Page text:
The African Village: African elephants are endangered, and there are “certain areas [in the world] where they conflict with humans,” says zoo director Steve Taylor. The kgtola, a Botswana meeting place, teaches how humans and elephants can coexist.
Crossing Gate: “Separation between the animals and the guests just doesn’t feel right,” says architect Jón Steffánsson of CLR Design, the Philadelphia firm that designed the habitat. So, humans and elephants take turns sharing this crossroads.
Mopani Range: This mix of mud pits and trees offers the elephants a place to get some shade and a welcome change of scenery. “These are very intelligent animals, so the more variety we can give them, the better off they’ll be,” explains Taylor. MORE INFO
Savannah Range: “They will look in a lot of places like truly wild elephants,” general curator Geoff Hall says in regard to the open views. A buried salt lick and giant rock to rub their hide against let the elephants act like their wild brethren, too.
yards to roam and a heated backyard. Plus, the elephants have eight humans to feed them and clean up after them. The zoo’s newest attraction, which opens to the public May 5, is set to be the first and only large-scale, LEED-certified animal enclosure, allowing the world’s largest land mammals to leave a pygmy-size carbon footprint. Here’s a map, so you can find your way around.
SOUNDS :: music
[ TO SEE ]
Tri-C JazzFest performances we recommend
Dylan Baldi, the 19-year-old behind Cloud Nothings, recorded his debut at his parents’ Westlake home.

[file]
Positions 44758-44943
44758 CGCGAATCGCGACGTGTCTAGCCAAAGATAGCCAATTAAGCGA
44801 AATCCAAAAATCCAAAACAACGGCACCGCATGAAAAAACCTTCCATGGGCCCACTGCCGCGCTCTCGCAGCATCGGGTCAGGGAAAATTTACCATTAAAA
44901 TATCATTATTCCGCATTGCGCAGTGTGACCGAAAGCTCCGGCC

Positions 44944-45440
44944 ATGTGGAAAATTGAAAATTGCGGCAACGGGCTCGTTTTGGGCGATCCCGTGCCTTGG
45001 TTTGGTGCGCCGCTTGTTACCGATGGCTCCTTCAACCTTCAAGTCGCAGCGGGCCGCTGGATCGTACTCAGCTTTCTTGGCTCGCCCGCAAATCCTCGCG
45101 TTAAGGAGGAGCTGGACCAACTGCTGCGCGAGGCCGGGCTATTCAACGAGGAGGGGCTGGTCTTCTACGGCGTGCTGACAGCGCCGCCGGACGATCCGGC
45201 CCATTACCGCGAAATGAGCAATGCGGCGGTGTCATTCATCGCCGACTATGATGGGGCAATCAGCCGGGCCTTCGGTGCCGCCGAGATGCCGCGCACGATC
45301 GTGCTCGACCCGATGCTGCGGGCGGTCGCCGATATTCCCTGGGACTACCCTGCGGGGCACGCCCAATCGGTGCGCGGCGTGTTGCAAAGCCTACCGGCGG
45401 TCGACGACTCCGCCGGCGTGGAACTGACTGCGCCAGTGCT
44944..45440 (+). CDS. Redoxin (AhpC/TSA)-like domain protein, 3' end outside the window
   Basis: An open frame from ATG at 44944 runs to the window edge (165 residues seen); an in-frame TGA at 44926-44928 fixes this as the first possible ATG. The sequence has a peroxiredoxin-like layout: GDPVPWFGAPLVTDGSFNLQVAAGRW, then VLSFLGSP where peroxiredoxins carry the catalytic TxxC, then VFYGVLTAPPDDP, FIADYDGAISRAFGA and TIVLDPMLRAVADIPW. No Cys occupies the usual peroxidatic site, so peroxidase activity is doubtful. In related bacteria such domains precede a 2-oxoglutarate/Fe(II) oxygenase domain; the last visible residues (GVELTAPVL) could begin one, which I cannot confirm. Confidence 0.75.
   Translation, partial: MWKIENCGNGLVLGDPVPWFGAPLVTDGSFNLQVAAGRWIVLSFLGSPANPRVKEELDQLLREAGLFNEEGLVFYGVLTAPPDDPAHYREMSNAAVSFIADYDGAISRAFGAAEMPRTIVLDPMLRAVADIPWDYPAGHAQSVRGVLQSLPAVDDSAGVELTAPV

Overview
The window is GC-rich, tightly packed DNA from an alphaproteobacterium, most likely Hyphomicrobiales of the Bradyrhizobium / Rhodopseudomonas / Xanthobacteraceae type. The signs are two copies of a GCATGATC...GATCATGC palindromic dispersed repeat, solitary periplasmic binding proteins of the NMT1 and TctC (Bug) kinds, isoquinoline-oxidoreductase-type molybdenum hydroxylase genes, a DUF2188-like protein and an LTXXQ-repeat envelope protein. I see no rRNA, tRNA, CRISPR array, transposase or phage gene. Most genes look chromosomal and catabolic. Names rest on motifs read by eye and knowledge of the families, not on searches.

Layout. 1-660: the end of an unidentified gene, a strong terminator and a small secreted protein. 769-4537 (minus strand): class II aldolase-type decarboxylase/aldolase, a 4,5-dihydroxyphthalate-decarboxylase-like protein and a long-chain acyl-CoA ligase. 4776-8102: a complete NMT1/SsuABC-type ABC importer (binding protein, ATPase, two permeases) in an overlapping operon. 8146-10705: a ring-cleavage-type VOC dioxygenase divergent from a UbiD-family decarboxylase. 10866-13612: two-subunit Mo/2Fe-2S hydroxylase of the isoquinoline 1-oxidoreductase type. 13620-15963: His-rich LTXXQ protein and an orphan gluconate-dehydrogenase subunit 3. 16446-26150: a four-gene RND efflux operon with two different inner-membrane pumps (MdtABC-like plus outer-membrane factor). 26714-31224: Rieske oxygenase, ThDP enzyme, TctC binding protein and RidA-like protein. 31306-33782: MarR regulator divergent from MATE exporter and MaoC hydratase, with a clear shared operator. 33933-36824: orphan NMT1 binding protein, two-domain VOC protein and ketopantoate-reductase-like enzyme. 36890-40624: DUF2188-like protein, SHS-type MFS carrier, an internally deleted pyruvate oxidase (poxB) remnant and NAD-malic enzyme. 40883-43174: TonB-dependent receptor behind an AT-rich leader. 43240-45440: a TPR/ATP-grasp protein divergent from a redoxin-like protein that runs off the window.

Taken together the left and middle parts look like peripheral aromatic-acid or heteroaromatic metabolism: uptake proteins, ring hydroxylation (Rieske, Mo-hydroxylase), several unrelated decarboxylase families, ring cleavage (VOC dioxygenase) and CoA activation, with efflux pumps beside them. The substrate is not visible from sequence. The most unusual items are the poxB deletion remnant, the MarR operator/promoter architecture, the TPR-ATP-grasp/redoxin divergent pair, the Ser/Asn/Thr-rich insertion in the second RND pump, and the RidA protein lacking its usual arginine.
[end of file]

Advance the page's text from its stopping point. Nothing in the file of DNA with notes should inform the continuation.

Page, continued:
One Man Band
Dylan Baldi ditched college for Cloud Nothings, one of the most talked about new indie-rock names of 2011. / B Y J E F F N I E S E L /
C L E V E L A N D / May 2011
SMOKEY ROBINSON May 7 State Theatre JazzFest makes R&B part of its lineup, as Rock and Roll Hall of Fame inductee and “King of Motown” Smokey Robinson — the voice behind 37 Top 40 songs — takes the PlayhouseSquare stage. $30-$50, 8 p.m., 1519 Euclid Ave., Cleveland, playhousesquare.org
/ ROBINSON: COURTESY WME ENTERTAINMENT
Baldi then wrote the songs for his debut, last year’s Turning On, in a week and recorded the album in his parents’ basement over a weekend, playing all the instruments himself. He dropped out of Case, embarked on a national tour and inked a deal with Washington, D.C., label Carpark, which in turn reissued Turning On, a brisk bit of ramshackle pop that recalls early Guided by Voices. For his second album, a self-titled affair that brings out Baldi’s pop-punk impulses, he went to Baltimore to work with producer Chester Gwazda. “I just drove to Baltimore on my own and stayed at his house for a week,” Baldi says. “He is a real nice guy, although I was more comfortable playing at my home alone than in front of a guy I never met.” Baldi plans to spend the rest of the year touring and has an EP slated for release by early fall. “It’s still melodic and accessible,” he says. “It’s not as direct, but you can still tell that it’s me.” And even though he’s been touring steadily, Baldi still makes time for local shows. “I’m proud of being from here, and there’s not a lot of music that people talk about that tends to be from here,” he says. “I like hanging out in Cleveland, and I like the people here. I want people to know there’s good music here, and it’s not confined to Brooklyn and LA.”
TRI-C JAMFEST May 6 State Theatre Medeski Martin & Wood became a jam-band era favorite by forging jazz, funk and hip-hop into ornate grooves. Hammond B3 master Dr. Lonnie Smith and jazz guitarist Will Bernard will join the trio for a night of unleashed spontaneity. $25-$45, 7 p.m., 1519 Euclid Ave., Cleveland, playhousesquare.org